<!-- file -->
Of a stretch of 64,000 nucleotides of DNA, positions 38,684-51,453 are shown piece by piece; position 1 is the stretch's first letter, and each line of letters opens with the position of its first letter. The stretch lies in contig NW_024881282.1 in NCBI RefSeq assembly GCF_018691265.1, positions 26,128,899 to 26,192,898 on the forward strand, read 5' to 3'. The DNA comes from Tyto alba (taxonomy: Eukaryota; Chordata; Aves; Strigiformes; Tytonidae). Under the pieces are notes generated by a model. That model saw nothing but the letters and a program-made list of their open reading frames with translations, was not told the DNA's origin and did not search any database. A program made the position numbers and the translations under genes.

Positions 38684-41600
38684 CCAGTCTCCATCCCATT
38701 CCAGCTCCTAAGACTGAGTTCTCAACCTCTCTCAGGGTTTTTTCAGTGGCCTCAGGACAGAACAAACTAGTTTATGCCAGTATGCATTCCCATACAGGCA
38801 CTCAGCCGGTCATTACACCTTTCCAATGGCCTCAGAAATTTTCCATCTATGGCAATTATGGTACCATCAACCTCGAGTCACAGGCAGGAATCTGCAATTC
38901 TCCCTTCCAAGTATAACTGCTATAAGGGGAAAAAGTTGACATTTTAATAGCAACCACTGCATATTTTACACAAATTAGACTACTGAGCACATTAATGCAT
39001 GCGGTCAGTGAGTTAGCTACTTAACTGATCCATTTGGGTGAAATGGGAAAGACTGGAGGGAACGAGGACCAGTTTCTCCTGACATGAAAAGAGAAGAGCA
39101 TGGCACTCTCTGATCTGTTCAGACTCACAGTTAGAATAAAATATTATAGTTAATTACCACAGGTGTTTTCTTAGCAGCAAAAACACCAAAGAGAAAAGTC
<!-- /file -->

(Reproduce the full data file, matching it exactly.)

Of a stretch of 64,000 nucleotides of DNA, positions 38,684-51,453 are shown piece by piece; position 1 is the stretch's first letter, and each line of letters opens with the position of its first letter. The stretch lies in contig NW_024881282.1 in NCBI RefSeq assembly GCF_018691265.1, positions 26,128,899 to 26,192,898 on the forward strand, read 5' to 3'. The DNA comes from Tyto alba (taxonomy: Eukaryota; Chordata; Aves; Strigiformes; Tytonidae). Under the pieces are notes generated by a model. That model saw nothing but the letters and a program-made list of their open reading frames with translations, was not told the DNA's origin and did not search any database. A program made the position numbers and the translations under genes.

Positions 38684-41600
38684 CCAGTCTCCATCCCATT
38701 CCAGCTCCTAAGACTGAGTTCTCAACCTCTCTCAGGGTTTTTTCAGTGGCCTCAGGACAGAACAAACTAGTTTATGCCAGTATGCATTCCCATACAGGCA
38801 CTCAGCCGGTCATTACACCTTTCCAATGGCCTCAGAAATTTTCCATCTATGGCAATTATGGTACCATCAACCTCGAGTCACAGGCAGGAATCTGCAATTC
38901 TCCCTTCCAAGTATAACTGCTATAAGGGGAAAAAGTTGACATTTTAATAGCAACCACTGCATATTTTACACAAATTAGACTACTGAGCACATTAATGCAT
39001 GCGGTCAGTGAGTTAGCTACTTAACTGATCCATTTGGGTGAAATGGGAAAGACTGGAGGGAACGAGGACCAGTTTCTCCTGACATGAAAAGAGAAGAGCA
39101 TGGCACTCTCTGATCTGTTCAGACTCACAGTTAGAATAAAATATTATAGTTAATTACCACAGGTGTTTTCTTAGCAGCAAAAACACCAAAGAGAAAAGTC